Dr. Ken Anderson of the North Carolina State University poultry science department recently presented results from a comparison of brown-strain hens reared and housed in cages or on range.
In the case of the non-confined pullets, rearing through 12 weeks was completed in litter pens followed by movement to range. Performance was monitored from 17 to 82 weeks of age. Pullets reared in cages were 93 grams heavier than pullets reared on range. There was a 13% reduction in feed consumed by range pullets consistent with body weight and supplementation from foliage. Caged hens showed significantly higher feed conversion efficiency and egg mass. There was no significant difference in egg weight or size. Caged hens produced 90% grade A eggs, compared with 86% for the range hens, although there was no difference in the number of checks between the housing systems.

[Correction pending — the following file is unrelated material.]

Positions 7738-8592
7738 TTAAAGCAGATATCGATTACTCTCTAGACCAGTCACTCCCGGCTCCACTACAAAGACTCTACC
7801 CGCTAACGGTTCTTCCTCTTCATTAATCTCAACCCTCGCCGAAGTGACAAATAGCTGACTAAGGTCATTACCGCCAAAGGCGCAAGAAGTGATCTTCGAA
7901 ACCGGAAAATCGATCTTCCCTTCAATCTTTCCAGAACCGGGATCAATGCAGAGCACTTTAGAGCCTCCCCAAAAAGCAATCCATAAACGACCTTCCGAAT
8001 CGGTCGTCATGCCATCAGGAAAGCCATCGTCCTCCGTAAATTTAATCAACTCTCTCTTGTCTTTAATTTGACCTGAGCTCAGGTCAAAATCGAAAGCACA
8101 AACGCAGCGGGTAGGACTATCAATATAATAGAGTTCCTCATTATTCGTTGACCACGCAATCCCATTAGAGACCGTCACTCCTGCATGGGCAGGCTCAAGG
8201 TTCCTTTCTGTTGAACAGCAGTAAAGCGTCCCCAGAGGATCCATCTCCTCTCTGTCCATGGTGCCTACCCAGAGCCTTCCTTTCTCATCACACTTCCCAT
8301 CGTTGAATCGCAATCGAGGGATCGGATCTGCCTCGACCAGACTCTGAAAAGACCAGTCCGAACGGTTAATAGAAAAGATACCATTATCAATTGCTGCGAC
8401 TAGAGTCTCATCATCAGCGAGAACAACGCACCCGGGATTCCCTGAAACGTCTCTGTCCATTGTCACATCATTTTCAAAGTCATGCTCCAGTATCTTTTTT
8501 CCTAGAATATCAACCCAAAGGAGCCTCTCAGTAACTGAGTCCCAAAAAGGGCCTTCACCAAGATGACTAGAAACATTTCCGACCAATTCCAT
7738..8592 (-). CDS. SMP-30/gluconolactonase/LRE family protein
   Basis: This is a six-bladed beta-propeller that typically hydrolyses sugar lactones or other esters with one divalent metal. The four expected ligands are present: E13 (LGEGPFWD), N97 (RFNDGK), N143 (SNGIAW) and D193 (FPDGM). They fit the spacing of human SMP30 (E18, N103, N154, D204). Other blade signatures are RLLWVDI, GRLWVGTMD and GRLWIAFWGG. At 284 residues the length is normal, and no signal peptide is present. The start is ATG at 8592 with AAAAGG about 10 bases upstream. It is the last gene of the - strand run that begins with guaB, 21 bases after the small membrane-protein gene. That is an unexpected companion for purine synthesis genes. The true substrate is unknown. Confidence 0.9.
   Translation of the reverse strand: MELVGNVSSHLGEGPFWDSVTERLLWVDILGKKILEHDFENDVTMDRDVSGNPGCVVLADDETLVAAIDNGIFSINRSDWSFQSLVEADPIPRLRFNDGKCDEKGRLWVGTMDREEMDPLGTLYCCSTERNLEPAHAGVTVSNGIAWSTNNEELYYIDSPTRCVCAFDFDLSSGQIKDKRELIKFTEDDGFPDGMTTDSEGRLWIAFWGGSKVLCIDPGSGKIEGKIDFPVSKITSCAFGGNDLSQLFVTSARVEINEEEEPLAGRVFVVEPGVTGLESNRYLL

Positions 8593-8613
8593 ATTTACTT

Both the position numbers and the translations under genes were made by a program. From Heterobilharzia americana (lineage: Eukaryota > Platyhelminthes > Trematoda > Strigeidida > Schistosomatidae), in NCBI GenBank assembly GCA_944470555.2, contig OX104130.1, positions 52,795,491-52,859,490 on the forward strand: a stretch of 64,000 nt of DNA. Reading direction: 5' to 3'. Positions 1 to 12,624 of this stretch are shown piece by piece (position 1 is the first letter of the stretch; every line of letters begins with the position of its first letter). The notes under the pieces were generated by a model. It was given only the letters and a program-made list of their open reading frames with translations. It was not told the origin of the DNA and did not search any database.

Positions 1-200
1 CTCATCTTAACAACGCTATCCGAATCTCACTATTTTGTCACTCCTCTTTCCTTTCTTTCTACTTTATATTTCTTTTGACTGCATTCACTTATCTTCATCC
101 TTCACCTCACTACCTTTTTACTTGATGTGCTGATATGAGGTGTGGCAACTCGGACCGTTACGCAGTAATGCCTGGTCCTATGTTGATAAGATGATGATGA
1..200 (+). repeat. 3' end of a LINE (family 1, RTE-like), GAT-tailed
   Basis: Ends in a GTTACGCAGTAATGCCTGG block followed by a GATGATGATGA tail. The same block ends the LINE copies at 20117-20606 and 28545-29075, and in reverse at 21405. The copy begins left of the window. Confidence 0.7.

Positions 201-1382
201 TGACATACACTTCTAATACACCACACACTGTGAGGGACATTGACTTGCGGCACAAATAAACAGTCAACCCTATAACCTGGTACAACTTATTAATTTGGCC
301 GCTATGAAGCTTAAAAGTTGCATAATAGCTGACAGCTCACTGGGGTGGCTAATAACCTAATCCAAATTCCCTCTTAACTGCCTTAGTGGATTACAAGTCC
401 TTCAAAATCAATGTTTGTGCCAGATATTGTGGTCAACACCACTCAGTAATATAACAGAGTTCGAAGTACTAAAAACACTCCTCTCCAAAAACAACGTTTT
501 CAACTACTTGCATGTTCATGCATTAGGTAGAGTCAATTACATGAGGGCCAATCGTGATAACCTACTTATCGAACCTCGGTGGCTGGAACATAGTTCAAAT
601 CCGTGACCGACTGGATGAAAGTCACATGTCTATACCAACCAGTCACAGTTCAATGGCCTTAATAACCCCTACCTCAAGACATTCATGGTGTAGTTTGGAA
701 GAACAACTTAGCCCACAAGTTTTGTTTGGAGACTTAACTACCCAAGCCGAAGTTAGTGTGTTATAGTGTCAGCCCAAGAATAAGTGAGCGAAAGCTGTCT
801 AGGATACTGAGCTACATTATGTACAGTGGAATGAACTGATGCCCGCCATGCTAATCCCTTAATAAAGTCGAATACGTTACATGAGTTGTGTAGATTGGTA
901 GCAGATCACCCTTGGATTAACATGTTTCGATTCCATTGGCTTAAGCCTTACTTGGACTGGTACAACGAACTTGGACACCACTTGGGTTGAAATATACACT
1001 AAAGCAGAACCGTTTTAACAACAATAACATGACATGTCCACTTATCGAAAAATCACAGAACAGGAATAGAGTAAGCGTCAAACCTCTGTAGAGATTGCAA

There were no differences in cholesterol content of eggs and both vitamin A and E levels were similar. Eggs from the range-housed hens had higher total fat and, correspondingly, both monounsaturated fat and polyunsaturated fat levels compared to caged hens. There was a numerical but nutritionally insignificant difference in omega-3 content of eggs (0.13%). Beta-carotene levels were higher in the range-housed hens compared to the caged hens, although this difference could be compensated for by supplementation with commercially available xanthopyll supplements.
The immune response of range-housed hens was lower than their counterparts in cages. This was determined by antibody tier following Newcastle disease vaccination.